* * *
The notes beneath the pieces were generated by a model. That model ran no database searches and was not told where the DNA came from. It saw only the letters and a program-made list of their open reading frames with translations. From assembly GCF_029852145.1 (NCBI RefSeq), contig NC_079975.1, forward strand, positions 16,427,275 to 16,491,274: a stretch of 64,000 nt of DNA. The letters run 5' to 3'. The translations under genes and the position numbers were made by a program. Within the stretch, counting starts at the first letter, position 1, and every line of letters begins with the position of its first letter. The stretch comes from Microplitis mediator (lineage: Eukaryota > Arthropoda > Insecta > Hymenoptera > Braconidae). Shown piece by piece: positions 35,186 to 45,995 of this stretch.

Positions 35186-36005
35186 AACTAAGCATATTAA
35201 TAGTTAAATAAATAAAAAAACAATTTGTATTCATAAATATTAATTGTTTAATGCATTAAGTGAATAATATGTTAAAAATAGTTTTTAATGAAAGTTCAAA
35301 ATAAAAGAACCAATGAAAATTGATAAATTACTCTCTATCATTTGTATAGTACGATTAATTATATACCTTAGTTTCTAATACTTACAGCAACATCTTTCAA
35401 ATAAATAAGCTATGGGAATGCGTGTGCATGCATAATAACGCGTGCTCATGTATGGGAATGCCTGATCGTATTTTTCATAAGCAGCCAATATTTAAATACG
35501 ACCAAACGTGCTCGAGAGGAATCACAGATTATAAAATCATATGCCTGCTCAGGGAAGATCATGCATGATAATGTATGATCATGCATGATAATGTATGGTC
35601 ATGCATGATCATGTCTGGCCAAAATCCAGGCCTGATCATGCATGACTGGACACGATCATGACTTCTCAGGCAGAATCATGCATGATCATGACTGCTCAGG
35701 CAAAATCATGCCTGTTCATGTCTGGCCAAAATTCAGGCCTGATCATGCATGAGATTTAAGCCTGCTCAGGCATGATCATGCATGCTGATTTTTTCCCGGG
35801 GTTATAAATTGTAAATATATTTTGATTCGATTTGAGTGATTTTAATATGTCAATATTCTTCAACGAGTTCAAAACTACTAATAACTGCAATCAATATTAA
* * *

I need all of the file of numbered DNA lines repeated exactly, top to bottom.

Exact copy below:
The notes beneath the pieces were generated by a model. That model ran no database searches and was not told where the DNA came from. It saw only the letters and a program-made list of their open reading frames with translations. From assembly GCF_029852145.1 (NCBI RefSeq), contig NC_079975.1, forward strand, positions 16,427,275 to 16,491,274: a stretch of 64,000 nt of DNA. The letters run 5' to 3'. The translations under genes and the position numbers were made by a program. Within the stretch, counting starts at the first letter, position 1, and every line of letters begins with the position of its first letter. The stretch comes from Microplitis mediator (lineage: Eukaryota > Arthropoda > Insecta > Hymenoptera > Braconidae). Shown piece by piece: positions 35,186 to 45,995 of this stretch.

Positions 35186-36005
35186 AACTAAGCATATTAA
35201 TAGTTAAATAAATAAAAAAACAATTTGTATTCATAAATATTAATTGTTTAATGCATTAAGTGAATAATATGTTAAAAATAGTTTTTAATGAAAGTTCAAA
35301 ATAAAAGAACCAATGAAAATTGATAAATTACTCTCTATCATTTGTATAGTACGATTAATTATATACCTTAGTTTCTAATACTTACAGCAACATCTTTCAA
35401 ATAAATAAGCTATGGGAATGCGTGTGCATGCATAATAACGCGTGCTCATGTATGGGAATGCCTGATCGTATTTTTCATAAGCAGCCAATATTTAAATACG
35501 ACCAAACGTGCTCGAGAGGAATCACAGATTATAAAATCATATGCCTGCTCAGGGAAGATCATGCATGATAATGTATGATCATGCATGATAATGTATGGTC
35601 ATGCATGATCATGTCTGGCCAAAATCCAGGCCTGATCATGCATGACTGGACACGATCATGACTTCTCAGGCAGAATCATGCATGATCATGACTGCTCAGG
35701 CAAAATCATGCCTGTTCATGTCTGGCCAAAATTCAGGCCTGATCATGCATGAGATTTAAGCCTGCTCAGGCATGATCATGCATGCTGATTTTTTCCCGGG
35801 GTTATAAATTGTAAATATATTTTGATTCGATTTGAGTGATTTTAATATGTCAATATTCTTCAACGAGTTCAAAACTACTAATAACTGCAATCAATATTAA